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  1. Subject of Conscience: On the Relation Between Freedom and Discrimination in the Thought of Heidegger, Foucault, and Butler.Aret Karademir - unknown
    Martin Heidegger was not only one of the greatest philosophers of the twentieth century but also a supporter of and a contributor to one of the most discriminatory ideologies of the recent past. Thus, "the Heidegger's case" gives us philosophers an opportunity to work on discrimination from a philosophical perspective. My aim in this essay is to question the relationship between freedom and discrimination via Heidegger's philosophy. I will show that what bridges the gap between Heidegger's philosophy and a discriminatory (...)
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  • Butler and Heidegger: On the Relation Between Freedom and Marginalization.Aret Karademir - 2014 - Hypatia 29 (4):824-839.
    Though the names “Judith Butler” and “Martin Heidegger” rarely come together in Butler and Heidegger scholarship, the critical encounter between these philosophers might help us conceptualize the relationship between freedom and marginalization. In this paper, I will read Butler from the perspective of the Heidegger of Being and Time and claim that what Butler's philosophy suggests is the radical dependency of one's freedom on the cultural resuscitation of socially murdered racial, sexual, ethnic, religious, and sectarian/confessional minorities. More specifically, I will (...)
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  • Is It an Anarchist Act to Call Oneself an Anarchist? Judith Butler, John Turner and Insurrectionary Speech.Kathy E. Ferguson - 2014 - Contemporary Political Theory 13 (4):339-357.
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  • Preparing for Politics: Judith Butler's Ethical Dispositions.Cécile Fabre - 2010 - Contemporary Political Theory 9 (3):284-303.
    The question of Judith Butler's ‘politics’ and their normative justification has been raised by critics and supporters alike for some time. The number of recent texts dedicated to this topic suggests that it remains an unresolved and still pressing question. I argue that in order to identify and evaluate the political implications of Butler's work, we must first recognize the relationship and distinction between four vectors of her thinking: her diagnosis of the human condition, her expression of specific normative aspirations, (...)
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  • Preparing for Politics: Judith Butler's Ethical Dispositions.Sara Rushing - 2010 - Contemporary Political Theory 9 (3):284.
    The question of Judith Butler's ‘politics’ and their normative justification has been raised by critics and supporters alike for some time. The number of recent texts dedicated to this topic suggests that it remains an unresolved and still pressing question. I argue that in order to identify and evaluate the political implications of Butler's work, we must first recognize the relationship and distinction between four vectors of her thinking: her diagnosis of the human condition, her expression of specific normative aspirations, (...)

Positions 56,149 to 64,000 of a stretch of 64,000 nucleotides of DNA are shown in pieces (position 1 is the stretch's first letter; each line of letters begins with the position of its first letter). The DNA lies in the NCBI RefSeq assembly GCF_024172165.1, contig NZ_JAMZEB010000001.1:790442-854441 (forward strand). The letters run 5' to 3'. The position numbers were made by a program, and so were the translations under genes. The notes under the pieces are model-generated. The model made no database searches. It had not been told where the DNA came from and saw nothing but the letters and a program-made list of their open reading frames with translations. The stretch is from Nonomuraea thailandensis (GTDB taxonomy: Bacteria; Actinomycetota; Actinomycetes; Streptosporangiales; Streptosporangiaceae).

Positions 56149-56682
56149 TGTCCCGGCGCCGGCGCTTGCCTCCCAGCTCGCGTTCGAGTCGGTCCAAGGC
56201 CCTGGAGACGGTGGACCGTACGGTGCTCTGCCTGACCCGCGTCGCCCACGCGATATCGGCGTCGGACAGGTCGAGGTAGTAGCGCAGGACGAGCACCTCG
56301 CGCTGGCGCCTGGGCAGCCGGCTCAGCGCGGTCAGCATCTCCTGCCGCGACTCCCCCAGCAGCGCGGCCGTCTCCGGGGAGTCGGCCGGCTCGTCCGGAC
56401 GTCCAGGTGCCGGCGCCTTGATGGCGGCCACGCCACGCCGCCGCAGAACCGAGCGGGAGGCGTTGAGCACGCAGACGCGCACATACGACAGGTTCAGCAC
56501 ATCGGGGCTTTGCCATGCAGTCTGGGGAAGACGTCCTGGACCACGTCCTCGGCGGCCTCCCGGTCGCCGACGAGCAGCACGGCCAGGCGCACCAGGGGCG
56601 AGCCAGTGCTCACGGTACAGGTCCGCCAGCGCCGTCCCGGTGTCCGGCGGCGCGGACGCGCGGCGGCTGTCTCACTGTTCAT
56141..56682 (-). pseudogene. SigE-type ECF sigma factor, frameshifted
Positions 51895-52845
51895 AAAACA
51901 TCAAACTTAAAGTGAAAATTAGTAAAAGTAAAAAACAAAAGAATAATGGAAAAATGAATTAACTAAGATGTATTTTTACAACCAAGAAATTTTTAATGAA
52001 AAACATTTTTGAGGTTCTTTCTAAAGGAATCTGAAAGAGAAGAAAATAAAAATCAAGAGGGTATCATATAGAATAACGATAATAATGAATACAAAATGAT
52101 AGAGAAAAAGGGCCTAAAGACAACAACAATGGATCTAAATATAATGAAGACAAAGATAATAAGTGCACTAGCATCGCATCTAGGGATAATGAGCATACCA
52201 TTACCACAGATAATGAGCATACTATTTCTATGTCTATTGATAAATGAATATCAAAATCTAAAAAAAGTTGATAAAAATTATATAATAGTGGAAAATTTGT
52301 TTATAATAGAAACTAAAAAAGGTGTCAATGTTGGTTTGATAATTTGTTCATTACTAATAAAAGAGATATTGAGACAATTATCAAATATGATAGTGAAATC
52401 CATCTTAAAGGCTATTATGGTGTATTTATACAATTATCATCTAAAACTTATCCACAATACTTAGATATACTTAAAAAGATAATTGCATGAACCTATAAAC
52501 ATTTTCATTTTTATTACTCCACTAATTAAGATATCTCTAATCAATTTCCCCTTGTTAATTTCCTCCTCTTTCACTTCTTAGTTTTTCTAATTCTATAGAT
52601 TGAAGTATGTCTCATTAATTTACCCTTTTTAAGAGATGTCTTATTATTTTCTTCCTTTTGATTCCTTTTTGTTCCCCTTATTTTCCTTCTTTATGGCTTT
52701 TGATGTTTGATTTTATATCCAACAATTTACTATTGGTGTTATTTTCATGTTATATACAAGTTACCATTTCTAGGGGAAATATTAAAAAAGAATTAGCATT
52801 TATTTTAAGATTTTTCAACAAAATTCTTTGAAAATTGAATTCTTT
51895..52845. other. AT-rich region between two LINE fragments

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  • Preparing for Politics: Judith Butler's Ethical Dispositions.Sara Rushing - 2010 - Contemporary Political Theory 9 (3):284-303.
    The question of Judith Butler's ‘politics’ and their normative justification has been raised by critics and supporters alike for some time. The number of recent texts dedicated to this topic suggests that it remains an unresolved and still pressing question. I argue that in order to identify and evaluate the political implications of Butler's work, we must first recognize the relationship and distinction between four vectors of her thinking: her diagnosis of the human condition, her expression of specific normative aspirations, (...)
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  • Power and Resistance: Perpetuating and Challenging Capitalist Exploitation.Jacinda Swanson - 2007 - Contemporary Political Theory 6 (1):4-23.
    Although oppressive social practices like capitalism are often portrayed as static, totalizing social 'structures' with 'logics' and 'imperatives' that must be accommodated politically and economically, such portrayals are problematic both theoretically and politically. They rest on determinist and essentialist conceptions of social practices, and they curtail the scope of politics, government regulation, and human action and creativity. Fortunately, social practices can instead be conceptualized as thoroughly social, historical, and contingent, and thus susceptible to political intervention and reworking, as many feminist, (...)
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  • Power and Resistance: Perpetuating and Challenging Capitalist Exploitation.Dennis Thompson - 2007 - Contemporary Political Theory 6 (1):4-23.
    Although oppressive social practices like capitalism are often portrayed as static, totalizing social 'structures' with 'logics' and 'imperatives' that must be accommodated politically and economically, such portrayals are problematic both theoretically and politically. They rest on determinist and essentialist conceptions of social practices, and they curtail the scope of politics, government regulation, and human action and creativity. Fortunately, social practices can instead be conceptualized as thoroughly social, historical, and contingent, and thus susceptible to political intervention and reworking, as many feminist, (...)
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